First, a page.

The United Nations Children’s Fund (UNICEF) on Sunday launched “Hajati Baseline Report”, which aims to increase children’s enrolment in schools and reduce the number of drop-outs.
Hajati (“my need”) cash transfer project is an integrated social protection programme launched by UNICEF Child Cash Grant (CCG) for all children of different nationalities living in Jordan, according to UNICEF.
Social Protection Programme Specialist (Cash Transfers) at UNICEF Jordan Gabriele Erba presented during the launch the strategies used to identify eligible children, and a detailed study of vulnerabilities examined in the surveyed population.
Hajati provides aid for a total of 53,333 children of different nationalities and from 19,609 households, according to the report. The main findings show that the majority are Syrians, who make up 86 per cent of the total, followed by Jordanians with 11 per cent, and the rest are of other nationalities. According to the report, the programme helped 3,241 who formerly had to leave their education go back to school.
The report states that Hajati allocates JD 20 per month for each child to cover basic needs like transportation, uniform and stationary.
The programme operates in 205 double-shift schools, which means children can attend either during the day or in the afternoon.
Erba outlined that, according to study findings, children between 6-11 years old have a high enrolment rate, but as they start growing, the rate drops for adolescents.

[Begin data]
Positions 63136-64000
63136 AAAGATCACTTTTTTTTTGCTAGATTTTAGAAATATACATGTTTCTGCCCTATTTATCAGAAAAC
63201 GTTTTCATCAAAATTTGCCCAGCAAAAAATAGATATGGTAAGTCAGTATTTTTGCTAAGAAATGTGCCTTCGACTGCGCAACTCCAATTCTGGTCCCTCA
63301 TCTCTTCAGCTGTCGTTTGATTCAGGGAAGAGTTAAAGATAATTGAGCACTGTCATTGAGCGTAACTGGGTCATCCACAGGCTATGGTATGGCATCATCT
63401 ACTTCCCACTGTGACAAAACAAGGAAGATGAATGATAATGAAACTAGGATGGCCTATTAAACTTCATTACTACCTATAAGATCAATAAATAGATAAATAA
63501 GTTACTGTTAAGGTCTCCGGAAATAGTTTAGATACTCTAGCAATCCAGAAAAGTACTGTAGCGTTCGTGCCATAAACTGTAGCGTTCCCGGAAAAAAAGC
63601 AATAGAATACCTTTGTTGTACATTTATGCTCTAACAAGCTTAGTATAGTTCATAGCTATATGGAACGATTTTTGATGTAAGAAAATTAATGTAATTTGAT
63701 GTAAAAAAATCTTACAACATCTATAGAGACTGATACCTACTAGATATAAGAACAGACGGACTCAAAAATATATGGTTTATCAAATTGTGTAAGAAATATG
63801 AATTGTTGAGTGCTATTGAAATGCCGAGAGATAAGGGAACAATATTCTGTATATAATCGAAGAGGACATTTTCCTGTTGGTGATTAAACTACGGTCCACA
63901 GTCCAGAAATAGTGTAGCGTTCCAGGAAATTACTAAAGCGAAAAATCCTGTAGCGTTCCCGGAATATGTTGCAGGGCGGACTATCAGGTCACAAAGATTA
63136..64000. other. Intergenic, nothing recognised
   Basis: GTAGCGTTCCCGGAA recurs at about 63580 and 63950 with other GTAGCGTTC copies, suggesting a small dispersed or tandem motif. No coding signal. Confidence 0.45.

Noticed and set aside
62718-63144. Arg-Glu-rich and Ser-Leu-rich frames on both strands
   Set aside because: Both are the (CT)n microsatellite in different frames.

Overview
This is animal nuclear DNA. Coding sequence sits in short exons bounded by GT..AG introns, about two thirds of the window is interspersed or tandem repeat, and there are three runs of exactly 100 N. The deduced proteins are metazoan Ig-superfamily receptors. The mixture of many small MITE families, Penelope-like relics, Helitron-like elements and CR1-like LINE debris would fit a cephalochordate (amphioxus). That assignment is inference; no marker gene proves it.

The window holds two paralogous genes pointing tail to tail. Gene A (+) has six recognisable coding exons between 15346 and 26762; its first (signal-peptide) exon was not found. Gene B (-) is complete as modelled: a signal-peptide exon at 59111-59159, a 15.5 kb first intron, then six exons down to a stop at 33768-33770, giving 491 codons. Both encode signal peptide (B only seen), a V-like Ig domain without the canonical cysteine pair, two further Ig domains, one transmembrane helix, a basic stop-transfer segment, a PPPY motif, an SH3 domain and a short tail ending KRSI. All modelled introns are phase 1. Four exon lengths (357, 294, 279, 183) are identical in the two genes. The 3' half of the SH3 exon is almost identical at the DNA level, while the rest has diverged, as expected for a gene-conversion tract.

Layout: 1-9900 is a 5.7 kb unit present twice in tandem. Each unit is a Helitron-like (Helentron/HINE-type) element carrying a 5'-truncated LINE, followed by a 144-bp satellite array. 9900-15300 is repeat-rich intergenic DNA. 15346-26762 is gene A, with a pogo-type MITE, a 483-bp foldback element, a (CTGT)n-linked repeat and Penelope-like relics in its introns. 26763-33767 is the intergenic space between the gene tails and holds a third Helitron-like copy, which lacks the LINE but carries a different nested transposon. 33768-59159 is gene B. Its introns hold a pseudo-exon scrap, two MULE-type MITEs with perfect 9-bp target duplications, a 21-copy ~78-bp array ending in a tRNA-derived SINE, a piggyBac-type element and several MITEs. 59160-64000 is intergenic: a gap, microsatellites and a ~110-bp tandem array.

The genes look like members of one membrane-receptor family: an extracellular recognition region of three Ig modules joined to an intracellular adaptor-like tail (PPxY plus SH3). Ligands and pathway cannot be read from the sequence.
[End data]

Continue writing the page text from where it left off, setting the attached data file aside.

Erba attributed the dropping out of Syrian children to them being “forced to adopt coping strategies”. For example, child labour and early marriage are reasons for dropping out, Erba added.
During an open Q&A session UNICEF Jordan Country Office Representative Robert Jenkins emphasised the percentage of vulnerability is directly proportional to the population of the area. The report shows that northern part of the Kingdom has more vulnerable children, since the population is far larger than in the southern areas.
Jenkins highlighted that “budget is a concern” at the moment, since the UNICEF can only cover the costs of the programme until March 2018, and there is a waiting list because of the present “financial constraints”.
This article has been adapted from its original source.
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